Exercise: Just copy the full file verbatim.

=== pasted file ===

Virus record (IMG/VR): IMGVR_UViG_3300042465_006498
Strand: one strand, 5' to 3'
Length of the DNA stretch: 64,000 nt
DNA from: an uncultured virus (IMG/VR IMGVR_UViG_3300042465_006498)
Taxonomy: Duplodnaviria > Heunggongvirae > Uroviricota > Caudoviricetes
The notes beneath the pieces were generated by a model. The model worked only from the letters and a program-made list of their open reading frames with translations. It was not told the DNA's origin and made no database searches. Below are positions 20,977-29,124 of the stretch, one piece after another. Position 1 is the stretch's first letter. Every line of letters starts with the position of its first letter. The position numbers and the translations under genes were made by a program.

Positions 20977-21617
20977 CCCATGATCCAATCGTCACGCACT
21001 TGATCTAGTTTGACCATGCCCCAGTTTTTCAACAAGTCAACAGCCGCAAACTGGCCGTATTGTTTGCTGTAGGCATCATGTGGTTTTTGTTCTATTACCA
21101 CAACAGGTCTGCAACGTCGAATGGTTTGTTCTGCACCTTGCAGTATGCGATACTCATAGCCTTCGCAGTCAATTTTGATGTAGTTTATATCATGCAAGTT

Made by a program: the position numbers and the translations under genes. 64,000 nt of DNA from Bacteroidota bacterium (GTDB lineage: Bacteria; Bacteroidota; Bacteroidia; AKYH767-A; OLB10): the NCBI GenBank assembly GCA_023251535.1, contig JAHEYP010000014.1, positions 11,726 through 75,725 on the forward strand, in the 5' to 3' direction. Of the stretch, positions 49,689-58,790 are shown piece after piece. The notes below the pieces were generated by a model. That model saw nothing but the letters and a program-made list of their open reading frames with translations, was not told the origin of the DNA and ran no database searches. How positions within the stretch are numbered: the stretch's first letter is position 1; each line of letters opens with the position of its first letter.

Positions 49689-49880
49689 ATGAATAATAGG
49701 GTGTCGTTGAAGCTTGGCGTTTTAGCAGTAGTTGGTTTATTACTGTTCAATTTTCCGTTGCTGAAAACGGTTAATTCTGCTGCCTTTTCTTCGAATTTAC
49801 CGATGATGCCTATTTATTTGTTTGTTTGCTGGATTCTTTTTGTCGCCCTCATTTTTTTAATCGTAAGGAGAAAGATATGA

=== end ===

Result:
Virus record (IMG/VR): IMGVR_UViG_3300042465_006498
Strand: one strand, 5' to 3'
Length of the DNA stretch: 64,000 nt
DNA from: an uncultured virus (IMG/VR IMGVR_UViG_3300042465_006498)
Taxonomy: Duplodnaviria > Heunggongvirae > Uroviricota > Caudoviricetes
The notes beneath the pieces were generated by a model. The model worked only from the letters and a program-made list of their open reading frames with translations. It was not told the DNA's origin and made no database searches. Below are positions 20,977-29,124 of the stretch, one piece after another. Position 1 is the stretch's first letter. Every line of letters starts with the position of its first letter. The position numbers and the translations under genes were made by a program.

Positions 20977-21617
20977 CCCATGATCCAATCGTCACGCACT
21001 TGATCTAGTTTGACCATGCCCCAGTTTTTCAACAAGTCAACAGCCGCAAACTGGCCGTATTGTTTGCTGTAGGCATCATGTGGTTTTTGTTCTATTACCA
21101 CAACAGGTCTGCAACGTCGAATGGTTTGTTCTGCACCTTGCAGTATGCGATACTCATAGCCTTCGCAGTCAATTTTGATGTAGTTTATATCATGCAAGTT

Made by a program: the position numbers and the translations under genes. 64,000 nt of DNA from Bacteroidota bacterium (GTDB lineage: Bacteria; Bacteroidota; Bacteroidia; AKYH767-A; OLB10): the NCBI GenBank assembly GCA_023251535.1, contig JAHEYP010000014.1, positions 11,726 through 75,725 on the forward strand, in the 5' to 3' direction. Of the stretch, positions 49,689-58,790 are shown piece after piece. The notes below the pieces were generated by a model. That model saw nothing but the letters and a program-made list of their open reading frames with translations, was not told the origin of the DNA and ran no database searches. How positions within the stretch are numbered: the stretch's first letter is position 1; each line of letters opens with the position of its first letter.

Positions 49689-49880
49689 ATGAATAATAGG
49701 GTGTCGTTGAAGCTTGGCGTTTTAGCAGTAGTTGGTTTATTACTGTTCAATTTTCCGTTGCTGAAAACGGTTAATTCTGCTGCCTTTTCTTCGAATTTAC
49801 CGATGATGCCTATTTATTTGTTTGTTTGCTGGATTCTTTTTGTCGCCCTCATTTTTTTAATCGTAAGGAGAAAGATATGA